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Presentation BCME8 April 17th 2014

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Presentation BCME8 April 17th 2014

  1. 1. Using a digital tool to improve students’ algebraic expertise in the Netherlands: crises, feedback and fading Christian Bokhove Southampton Education School April 17th, 2014, BCME-8
  2. 2. Rationale Algebraic skills Year 12 students Netherlands often disappointing
  3. 3. But even when rewriting skills are OK… …many things can go wrong
  4. 4. So conceptual understanding and pattern recognition are important!
  5. 5. Use of ICT
  6. 6. So can’t we use ICT for acquiring, practicing and assessing algebraic expertise?
  7. 7. Research questions: What is the effect of an intervention on the development of algebraic expertise, including both procedural skills and symbol sense? Which factors predict the resulting algebraic performance? Conceptual framework, elements of: • Symbol sense – basic skills (e.g. Arcavi) • Formative – summative assessment (e.g. Black & Wiliam) • Feedback
  8. 8. Research set-up Rnd Focus Target N Pre What software, what characteristics? Experts 1 Could it work? 1-to-1s, qualitative N=5 2 In what way can it work? 2 classes in 1 school N=31 3 Does it work? 9 schools, quantitative N=324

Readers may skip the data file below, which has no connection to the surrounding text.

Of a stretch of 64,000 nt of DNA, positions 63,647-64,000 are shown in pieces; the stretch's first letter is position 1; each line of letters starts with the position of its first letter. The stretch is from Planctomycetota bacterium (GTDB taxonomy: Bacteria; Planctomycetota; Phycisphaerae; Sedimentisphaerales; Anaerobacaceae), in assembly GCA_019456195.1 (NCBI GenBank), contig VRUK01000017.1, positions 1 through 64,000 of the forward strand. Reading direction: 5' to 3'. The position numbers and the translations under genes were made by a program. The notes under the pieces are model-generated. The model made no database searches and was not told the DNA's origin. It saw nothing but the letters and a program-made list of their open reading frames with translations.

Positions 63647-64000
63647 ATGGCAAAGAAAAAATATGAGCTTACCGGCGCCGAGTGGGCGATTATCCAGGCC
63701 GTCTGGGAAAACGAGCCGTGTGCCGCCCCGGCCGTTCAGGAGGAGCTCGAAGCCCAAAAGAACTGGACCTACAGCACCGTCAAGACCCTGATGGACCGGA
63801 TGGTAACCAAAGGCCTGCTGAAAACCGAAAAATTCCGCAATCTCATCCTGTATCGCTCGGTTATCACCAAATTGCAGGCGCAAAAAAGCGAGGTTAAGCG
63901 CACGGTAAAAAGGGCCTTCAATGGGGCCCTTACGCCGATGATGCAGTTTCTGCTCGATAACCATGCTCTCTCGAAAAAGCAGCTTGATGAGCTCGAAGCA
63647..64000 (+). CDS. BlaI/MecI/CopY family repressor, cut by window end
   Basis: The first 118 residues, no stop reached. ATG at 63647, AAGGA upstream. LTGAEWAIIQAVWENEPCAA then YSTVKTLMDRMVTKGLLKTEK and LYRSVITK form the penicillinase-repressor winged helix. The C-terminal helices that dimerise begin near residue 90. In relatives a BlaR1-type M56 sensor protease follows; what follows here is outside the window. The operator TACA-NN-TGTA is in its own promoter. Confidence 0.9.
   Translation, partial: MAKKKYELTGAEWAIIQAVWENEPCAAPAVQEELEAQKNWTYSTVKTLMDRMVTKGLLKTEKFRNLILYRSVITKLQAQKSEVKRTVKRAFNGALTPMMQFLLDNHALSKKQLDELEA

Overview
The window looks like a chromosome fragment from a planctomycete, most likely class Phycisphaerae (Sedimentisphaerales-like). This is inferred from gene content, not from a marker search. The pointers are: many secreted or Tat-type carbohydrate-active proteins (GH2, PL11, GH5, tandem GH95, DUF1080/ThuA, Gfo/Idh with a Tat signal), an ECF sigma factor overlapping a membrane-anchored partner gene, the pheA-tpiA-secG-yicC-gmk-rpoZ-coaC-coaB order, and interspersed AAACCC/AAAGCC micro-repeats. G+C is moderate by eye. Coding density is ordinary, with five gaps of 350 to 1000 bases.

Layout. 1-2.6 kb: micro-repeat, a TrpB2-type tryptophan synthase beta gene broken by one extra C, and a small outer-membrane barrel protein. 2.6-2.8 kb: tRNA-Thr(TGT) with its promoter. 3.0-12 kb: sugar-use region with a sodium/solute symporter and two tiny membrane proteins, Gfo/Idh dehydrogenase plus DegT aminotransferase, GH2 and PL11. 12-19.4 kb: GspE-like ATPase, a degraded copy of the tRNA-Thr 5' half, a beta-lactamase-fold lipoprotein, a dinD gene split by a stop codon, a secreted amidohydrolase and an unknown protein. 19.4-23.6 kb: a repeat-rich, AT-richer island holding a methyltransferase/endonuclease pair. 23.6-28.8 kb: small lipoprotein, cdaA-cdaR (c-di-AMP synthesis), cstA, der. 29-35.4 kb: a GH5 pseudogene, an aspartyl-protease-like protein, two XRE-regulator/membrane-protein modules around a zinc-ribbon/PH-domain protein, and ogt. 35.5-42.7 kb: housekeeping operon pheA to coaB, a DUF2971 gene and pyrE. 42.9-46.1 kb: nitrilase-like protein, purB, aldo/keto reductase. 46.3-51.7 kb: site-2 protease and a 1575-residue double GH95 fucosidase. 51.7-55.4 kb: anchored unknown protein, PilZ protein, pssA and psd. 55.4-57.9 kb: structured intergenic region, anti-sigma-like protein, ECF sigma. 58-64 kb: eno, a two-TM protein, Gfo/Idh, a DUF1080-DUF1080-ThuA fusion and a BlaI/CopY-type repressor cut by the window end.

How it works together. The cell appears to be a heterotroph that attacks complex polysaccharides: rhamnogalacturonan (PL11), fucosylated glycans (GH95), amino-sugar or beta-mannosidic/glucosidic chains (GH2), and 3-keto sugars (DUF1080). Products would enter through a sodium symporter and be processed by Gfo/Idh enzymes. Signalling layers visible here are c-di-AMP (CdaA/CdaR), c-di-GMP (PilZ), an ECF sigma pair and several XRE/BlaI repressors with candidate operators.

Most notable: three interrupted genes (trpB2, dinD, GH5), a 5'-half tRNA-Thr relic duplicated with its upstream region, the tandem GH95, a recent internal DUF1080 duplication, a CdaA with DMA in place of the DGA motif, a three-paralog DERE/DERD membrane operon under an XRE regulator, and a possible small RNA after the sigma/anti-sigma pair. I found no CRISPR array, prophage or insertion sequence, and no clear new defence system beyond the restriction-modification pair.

9. 9. Third round design • 324 students in 9 schools (N=324) • Year 12, nature and health stream • Digital module: 6 hours, 6 parts • Teachers were free in how to deploy the module, but were asked afterwards • Data collection –Scores pen-and-paper pre- and posttests –Scores and logfiles –Questionnaires
  10. 10. Equations: in-between steps, multiple strategies allowed
  11. 11. Store student results, and use these as a teacher to study misconceptions and for starting classroom discussions students
  12. 12. (i) students learn a lot from what goes wrong, (ii) but students will not always overcome these if no feedback is provided, and (iii) that too much of a dependency on feedback needs to be avoided, as summative assessment typically does not provide feedback. These three challenges are addressed by principles for crises, feedback and fading, respectively.
  13. 13. Crisis-tasks “students learn a lot from what goes wrong” “Failure is, in a sense, the highway to success” - Keats
  14. 14. Feedback: overcoming a crisis Screencast clips “but students will not always overcome these if no feedback is provided”
  15. 15. Feedback: worked examples and hints IDEAS feedback, webservice with Jeuring et al
  16. 16. Fading “too much of a dependency on feedback needs to be avoided”
  17. 17. Posttest (M=78.71, SE=15.175) is significantly higher than the pretest score (M=51.55, SE=21.094), t(285)=- 22.589, p<.001, r=.801, d=-1.34. Symbol sense score on the posttest (M=1.462, SE=1.504) is significantly higher than the pretest score (M=-1.493, SE=2.339), t(285)=-20.602, p<.001, r=.773, d=-1.22. Effect
  18. 18. Significant predictors higher posttest score • Previous knowledge • Time spent in self- test and summative- test modes • General attitude towards mathematics Non-significant predictors higher posttest score • Gender • Attitude towards ICT • Total time spent on module • More time spent at home or at school Predictors
  19. 19. New developments
  20. 20. Christian Bokhove Twitter: cbokhove C.Bokhove@soton.ac.uk www.bokhove.net Thank you Discussion

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